7 ways that I “knew” that the Katydids were different

Katie Lambert Copyright 2011, John Abbott Contact The Katydids for permission to reprint

Katie Lambert
Copyright 2011, John Abbott
Contact The Katydids for permission to reprint

A year ago, I wrote about how glad I was to shoot the improv and sketch group The Katydids. They had approached me about photographing them. In that last blog about the Katydids, I wrote that:

I leapt at the chance for three reasons.

  1. They are extraordinarily talented women.
  2. They always seemed to come up with cool ideas for their photos
  3. They work hard at the business end of show business

Since then, The Katydids have done very, very well for themselves.  Their web series was picked up by Above Average.  Then things got real.

Recently, the TV Land Network decided to sign them up for a pilot.  They’re using the same showrunners as the comedy sketch hit Key & Peele.

Which is beyond badass.

Katie Colloton Copyright 2011, John Abbott Contact The Katydids for permission to reprint

Katie Colloton
Copyright 2011, John Abbott
Contact The Katydids for permission to reprint

I also wrote, previously, that I wanted to photograph them “Because I knew that they would go on to do great things.”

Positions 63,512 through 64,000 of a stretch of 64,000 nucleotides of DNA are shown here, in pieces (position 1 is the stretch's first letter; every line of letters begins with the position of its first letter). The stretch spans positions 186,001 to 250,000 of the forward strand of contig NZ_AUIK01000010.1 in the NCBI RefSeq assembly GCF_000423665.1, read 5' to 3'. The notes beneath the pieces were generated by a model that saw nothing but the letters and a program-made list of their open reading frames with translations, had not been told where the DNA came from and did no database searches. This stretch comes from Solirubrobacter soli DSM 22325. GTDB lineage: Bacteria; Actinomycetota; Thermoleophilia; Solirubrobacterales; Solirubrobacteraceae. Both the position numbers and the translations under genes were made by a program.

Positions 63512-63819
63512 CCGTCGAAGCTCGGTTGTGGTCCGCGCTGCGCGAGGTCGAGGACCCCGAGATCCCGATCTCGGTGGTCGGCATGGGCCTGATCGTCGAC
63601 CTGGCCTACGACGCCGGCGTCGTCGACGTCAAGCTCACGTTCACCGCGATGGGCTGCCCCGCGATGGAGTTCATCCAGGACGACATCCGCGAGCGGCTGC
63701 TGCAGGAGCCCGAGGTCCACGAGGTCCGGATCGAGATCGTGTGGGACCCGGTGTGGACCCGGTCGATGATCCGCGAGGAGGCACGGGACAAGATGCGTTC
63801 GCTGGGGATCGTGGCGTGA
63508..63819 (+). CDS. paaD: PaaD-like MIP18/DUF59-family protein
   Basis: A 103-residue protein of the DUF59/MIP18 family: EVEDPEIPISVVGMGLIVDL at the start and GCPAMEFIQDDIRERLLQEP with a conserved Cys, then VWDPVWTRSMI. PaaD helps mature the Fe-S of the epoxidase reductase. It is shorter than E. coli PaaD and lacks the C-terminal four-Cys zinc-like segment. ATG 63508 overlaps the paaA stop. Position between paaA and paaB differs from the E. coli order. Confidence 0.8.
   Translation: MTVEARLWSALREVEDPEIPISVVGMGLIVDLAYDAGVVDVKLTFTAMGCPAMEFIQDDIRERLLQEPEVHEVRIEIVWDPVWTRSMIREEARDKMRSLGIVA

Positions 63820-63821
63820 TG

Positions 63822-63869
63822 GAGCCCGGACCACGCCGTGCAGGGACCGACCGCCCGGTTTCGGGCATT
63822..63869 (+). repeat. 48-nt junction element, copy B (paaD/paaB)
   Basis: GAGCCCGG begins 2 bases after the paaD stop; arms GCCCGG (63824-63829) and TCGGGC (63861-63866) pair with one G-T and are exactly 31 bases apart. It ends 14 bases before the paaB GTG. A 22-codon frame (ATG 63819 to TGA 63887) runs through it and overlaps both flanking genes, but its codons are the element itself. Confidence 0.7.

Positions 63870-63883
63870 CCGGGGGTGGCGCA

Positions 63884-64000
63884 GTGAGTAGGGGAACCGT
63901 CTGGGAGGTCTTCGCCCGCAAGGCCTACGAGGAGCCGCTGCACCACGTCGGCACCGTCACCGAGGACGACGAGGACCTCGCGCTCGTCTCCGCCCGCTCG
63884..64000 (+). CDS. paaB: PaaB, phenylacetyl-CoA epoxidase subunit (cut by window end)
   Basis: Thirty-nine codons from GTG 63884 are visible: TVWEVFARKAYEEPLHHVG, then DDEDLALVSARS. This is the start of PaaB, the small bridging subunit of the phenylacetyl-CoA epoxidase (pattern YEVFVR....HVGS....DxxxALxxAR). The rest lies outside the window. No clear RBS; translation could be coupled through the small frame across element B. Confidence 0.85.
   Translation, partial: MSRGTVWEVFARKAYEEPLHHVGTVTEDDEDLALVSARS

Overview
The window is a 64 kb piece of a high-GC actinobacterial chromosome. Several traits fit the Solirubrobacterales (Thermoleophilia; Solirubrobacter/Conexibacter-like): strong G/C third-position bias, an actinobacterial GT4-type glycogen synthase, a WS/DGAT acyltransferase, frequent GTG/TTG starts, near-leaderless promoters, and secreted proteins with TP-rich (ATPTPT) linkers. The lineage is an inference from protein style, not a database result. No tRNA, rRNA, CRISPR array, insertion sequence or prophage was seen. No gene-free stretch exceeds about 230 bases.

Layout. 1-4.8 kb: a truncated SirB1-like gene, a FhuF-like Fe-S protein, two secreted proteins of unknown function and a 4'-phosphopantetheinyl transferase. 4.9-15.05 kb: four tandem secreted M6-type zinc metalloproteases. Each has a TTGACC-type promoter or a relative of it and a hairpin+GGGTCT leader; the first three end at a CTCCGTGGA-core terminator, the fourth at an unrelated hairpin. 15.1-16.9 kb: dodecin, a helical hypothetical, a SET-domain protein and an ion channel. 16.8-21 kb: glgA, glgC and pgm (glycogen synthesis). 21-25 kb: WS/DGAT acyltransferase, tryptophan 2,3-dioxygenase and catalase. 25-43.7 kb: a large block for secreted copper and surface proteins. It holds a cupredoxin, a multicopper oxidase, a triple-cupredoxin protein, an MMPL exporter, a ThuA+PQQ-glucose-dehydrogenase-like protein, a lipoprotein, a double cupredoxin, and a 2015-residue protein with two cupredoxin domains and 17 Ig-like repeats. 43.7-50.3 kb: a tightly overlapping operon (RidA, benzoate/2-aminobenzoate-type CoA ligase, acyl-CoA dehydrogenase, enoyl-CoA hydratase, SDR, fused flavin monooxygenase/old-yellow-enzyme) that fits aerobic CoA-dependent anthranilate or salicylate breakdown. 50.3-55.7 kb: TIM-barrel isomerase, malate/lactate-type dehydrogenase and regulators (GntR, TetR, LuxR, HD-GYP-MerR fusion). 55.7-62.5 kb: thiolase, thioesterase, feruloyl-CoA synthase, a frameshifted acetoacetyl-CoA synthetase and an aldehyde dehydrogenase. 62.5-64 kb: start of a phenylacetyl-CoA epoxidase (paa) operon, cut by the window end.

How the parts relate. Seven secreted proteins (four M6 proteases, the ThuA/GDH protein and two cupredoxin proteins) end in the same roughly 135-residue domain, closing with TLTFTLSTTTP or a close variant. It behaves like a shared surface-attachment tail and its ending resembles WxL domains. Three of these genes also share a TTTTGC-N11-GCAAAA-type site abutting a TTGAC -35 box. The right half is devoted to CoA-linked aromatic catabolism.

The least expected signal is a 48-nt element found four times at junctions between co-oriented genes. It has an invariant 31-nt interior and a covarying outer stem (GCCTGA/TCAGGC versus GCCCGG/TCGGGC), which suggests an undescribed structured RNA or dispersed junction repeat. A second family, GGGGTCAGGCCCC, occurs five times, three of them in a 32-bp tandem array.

I feel very cocky about the fact that I “knew” that The Katydids were going to do something to break out. But I probably shouldn’t. The reason that I knew is because I’ve seen a hundred sketch groups form and break up. Some groups stand out.
With that in mind, I thought I’d share in more detail what I saw in The Katydids – looking in from the outside – and why I think that they’ve earned it.

1- Similar direction, not similar people

The best improv and sketch groups are made up of people who aren’t the same, but have a similar goal or direction.  I think that there’s a weird belief that the people who make up the group have to be the same kind of people. They don’t. In fact, I think that the small differences work to their advantage. The best improv groups are the ones where everyone gets on board, even if one person might have reservations about a particular idea.

I’m reminded of the video that I saw on the making of Bohemian Rhapsody.  When they first heard the tune, it was just a little tiny piece of music. The other members of Queen weren’t completely sold on the concept of the song.  But they knew that Freddie was talented enough, that he had the rest of the song in his head.

In the same way, the best improv and sketch groups are made up of people who trust in each others talent and sensibilities. -And here’s where its important to make a distinction: Its not that the founder of the group chooses the most talented people to be a part of their group. That’s not how great groups are formed. Its when the founder finds people who will love each others creativity enough, to respect it.
The best groups happen when you respect each other’s creativity enough to give their ideas a try. You love them enough as a person that you want to support their ideas.
Because everyone’s going to come up with shitty ideas every now and then. The difference is how you nurture and take care of the idea, and the person who pitched it.

Katie O'Brien Copyright 2011, John Abbott Contact The Katydids for permission to reprint

Katie O’Brien
Copyright 2011, John Abbott
Contact The Katydids for permission to reprint